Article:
Somewhere In Time was Iron Maiden’s ultimate overdog challenge, where expectations of excellence had to be met. The classic line-up faced their fans and critics in a situation of success and stability unlike any they had ever known, and now they had to prove themselves.
Somewhere In Time
Produced by Martin “Masa” Birch
Released 29 September 1986
1986. The world was at Iron Maiden’s feet. The double whammy of Powerslave (1984) and Live After Death (1985) had seen Maiden conquer the globe, including the notoriously diffcult-to-break North American market. The World Slavery Tour in 1984-85 had been a gruelling triumph, and the Live After Death concert album was Maiden’s third consecutive platinum seller in the US.
What Iron Maiden achieved in the mid-80s is still the stuff of legend for up-and-coming bands, and it’s also the shadow that Maiden themselves stood in when they set out to forge their path in the late 1980s.
Steve Harris might have felt great pressure at other crucial points in Maiden’s recording career. There had been the previous challenge of creating The Number Of The Beast (1982) with new arrival Bruce Dickinson, and there would be the later challenge of doing The X Factor (1995) when Dickinson had left. But their situation in 1986 was unique: Maiden’s line-up was stable and they had to deliver when everyone expected them to succeed. This is very different from feeling pressure to deliver when everyone expects you to fail.
Which makes the 1986 album all the more impressive.
Everyone even remotely interested in metal music was waiting for what the biggest metal band of the mid-1980s would come up with next, and it’s been heavily publicized that Bruce Dickinson had envisioned a drastic departure in style that the rest of the band and their producer Martin Birch rejected out of hand. What we got instead was Somewhere In Time, a classic Maiden-sounding album that clearly built on its predecessors but still sported some new and surprising elements.
The biggest change is immediately apparent: Synthesizers! Dickinson famously stated a couple of years earlier that you «can’t play heavy metal with synthesizers», but that is exactly what his own band does when they launch into Caught Somewhere In Time. The track is lengthy, among Maiden openers possibly most comparable to Where Eagles Dare on Piece Of Mind (1983), and relying heavily on guitarists Adrian Smith and Dave Murray to weave soundscapes around the simplistic chord patterns.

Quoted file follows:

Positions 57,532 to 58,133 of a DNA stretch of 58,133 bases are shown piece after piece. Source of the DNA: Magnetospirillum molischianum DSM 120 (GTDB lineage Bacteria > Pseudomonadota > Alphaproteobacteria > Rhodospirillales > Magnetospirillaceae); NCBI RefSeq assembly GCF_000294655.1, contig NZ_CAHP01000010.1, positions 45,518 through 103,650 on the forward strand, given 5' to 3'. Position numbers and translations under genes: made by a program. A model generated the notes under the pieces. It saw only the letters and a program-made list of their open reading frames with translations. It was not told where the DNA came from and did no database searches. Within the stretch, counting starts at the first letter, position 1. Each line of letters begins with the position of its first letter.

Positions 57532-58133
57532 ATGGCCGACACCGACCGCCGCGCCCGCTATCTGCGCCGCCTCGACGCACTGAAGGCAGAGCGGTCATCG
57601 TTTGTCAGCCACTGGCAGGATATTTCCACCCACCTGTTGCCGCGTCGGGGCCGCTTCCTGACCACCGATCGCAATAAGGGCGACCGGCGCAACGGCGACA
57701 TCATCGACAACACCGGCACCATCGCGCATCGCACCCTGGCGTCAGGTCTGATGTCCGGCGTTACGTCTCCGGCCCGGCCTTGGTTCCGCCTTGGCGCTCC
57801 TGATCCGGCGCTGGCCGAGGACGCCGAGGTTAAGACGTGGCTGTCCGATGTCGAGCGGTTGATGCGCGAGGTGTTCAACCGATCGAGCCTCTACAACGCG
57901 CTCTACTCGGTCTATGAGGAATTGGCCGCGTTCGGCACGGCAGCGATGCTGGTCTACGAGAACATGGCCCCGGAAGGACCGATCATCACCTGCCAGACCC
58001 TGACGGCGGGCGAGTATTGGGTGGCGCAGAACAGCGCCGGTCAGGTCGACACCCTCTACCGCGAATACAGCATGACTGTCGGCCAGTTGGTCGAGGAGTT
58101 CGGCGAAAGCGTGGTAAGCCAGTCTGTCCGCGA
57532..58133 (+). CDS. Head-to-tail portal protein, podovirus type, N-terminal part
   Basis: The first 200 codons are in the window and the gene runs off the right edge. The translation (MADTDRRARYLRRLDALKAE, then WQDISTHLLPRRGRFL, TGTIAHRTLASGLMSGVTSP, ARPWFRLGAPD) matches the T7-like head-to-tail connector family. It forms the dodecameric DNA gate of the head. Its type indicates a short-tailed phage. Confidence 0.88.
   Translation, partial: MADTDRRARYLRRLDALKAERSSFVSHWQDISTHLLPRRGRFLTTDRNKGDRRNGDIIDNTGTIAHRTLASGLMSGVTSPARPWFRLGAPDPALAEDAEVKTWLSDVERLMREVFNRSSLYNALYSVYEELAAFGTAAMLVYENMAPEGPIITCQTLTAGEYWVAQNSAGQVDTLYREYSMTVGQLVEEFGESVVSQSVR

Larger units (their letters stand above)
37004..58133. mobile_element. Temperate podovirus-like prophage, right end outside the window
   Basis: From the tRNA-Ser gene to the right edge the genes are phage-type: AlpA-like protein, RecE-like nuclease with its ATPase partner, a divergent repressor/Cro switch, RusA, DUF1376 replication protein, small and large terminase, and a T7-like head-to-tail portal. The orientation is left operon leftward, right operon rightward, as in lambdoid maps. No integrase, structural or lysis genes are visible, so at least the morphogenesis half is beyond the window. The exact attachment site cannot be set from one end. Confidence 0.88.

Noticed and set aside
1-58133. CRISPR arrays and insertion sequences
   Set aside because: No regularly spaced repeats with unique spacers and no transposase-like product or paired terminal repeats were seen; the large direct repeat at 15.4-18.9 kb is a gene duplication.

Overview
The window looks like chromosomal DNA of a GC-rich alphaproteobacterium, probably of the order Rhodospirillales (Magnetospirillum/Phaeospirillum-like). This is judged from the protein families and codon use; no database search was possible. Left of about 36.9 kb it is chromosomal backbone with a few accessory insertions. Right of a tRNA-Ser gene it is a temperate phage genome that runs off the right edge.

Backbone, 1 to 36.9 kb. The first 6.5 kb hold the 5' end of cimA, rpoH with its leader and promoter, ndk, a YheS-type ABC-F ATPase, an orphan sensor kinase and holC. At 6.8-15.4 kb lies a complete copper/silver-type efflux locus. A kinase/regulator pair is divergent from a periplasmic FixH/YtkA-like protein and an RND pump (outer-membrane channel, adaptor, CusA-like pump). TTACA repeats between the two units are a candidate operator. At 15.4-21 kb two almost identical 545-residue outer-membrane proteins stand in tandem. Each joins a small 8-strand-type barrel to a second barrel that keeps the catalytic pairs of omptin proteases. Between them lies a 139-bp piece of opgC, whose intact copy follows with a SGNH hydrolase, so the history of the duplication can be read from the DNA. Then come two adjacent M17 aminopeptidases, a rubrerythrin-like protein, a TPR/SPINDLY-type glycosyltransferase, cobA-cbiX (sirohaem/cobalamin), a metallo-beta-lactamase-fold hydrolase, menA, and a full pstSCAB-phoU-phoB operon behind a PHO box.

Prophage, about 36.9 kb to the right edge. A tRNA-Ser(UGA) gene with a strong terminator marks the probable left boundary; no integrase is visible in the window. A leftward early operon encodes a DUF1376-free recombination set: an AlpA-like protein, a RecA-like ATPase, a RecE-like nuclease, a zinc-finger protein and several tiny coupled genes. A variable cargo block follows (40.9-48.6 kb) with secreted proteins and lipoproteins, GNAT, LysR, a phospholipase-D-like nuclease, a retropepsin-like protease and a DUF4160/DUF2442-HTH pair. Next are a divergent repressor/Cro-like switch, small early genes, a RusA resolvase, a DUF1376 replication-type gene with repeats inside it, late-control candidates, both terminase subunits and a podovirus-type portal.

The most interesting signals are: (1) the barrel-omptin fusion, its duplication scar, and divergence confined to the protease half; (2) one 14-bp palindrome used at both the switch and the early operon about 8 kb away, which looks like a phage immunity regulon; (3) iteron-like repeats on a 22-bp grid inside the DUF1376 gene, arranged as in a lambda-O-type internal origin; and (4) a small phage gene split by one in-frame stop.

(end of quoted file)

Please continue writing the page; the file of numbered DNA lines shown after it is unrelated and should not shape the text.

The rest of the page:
To a large extent, this is Adrian Smith’s album, his playing and writing taking center stage like never before, exemplified by the excellent and uplifting first single Wasted Years:
Indeed, without any songwriting contributions from Dickinson, who had all his semi-acoustic songs ditched, a heavier burden rests on Smith’s shoulders to come up with both music and lyrics. In addition to Wasted Years, which is surely one of Maiden’s most commercially inclined tracks, he also delivers the metallic Sea Of Madness, featuring one of the greatest Maiden guitar solos ever, and the brooding and groovy second single Stranger In A Strange Land.
At the same time, Birch’s production is far removed from the bare-bones aesthetic of the previous couple of studio albums, and the more lush and layered sound sits well with the new songs. Somewhere In Time was crafted at Compass Point Studios in Nassau and Wisseloord Studios in Hilversum in the first half of 1986, and it was the longest-gestating and most expensive Maiden production to that point.
In many ways the effort to modernize Maiden’s sound paid off. The droning synthesizers are certainly a sign of the times, but they also suit the material. Somewhere In Time has a unique identity in the Maiden catalog and enjoys a great deal of love from Maiden fans, as guest writer Pål Ødegård elaborates on in this essay.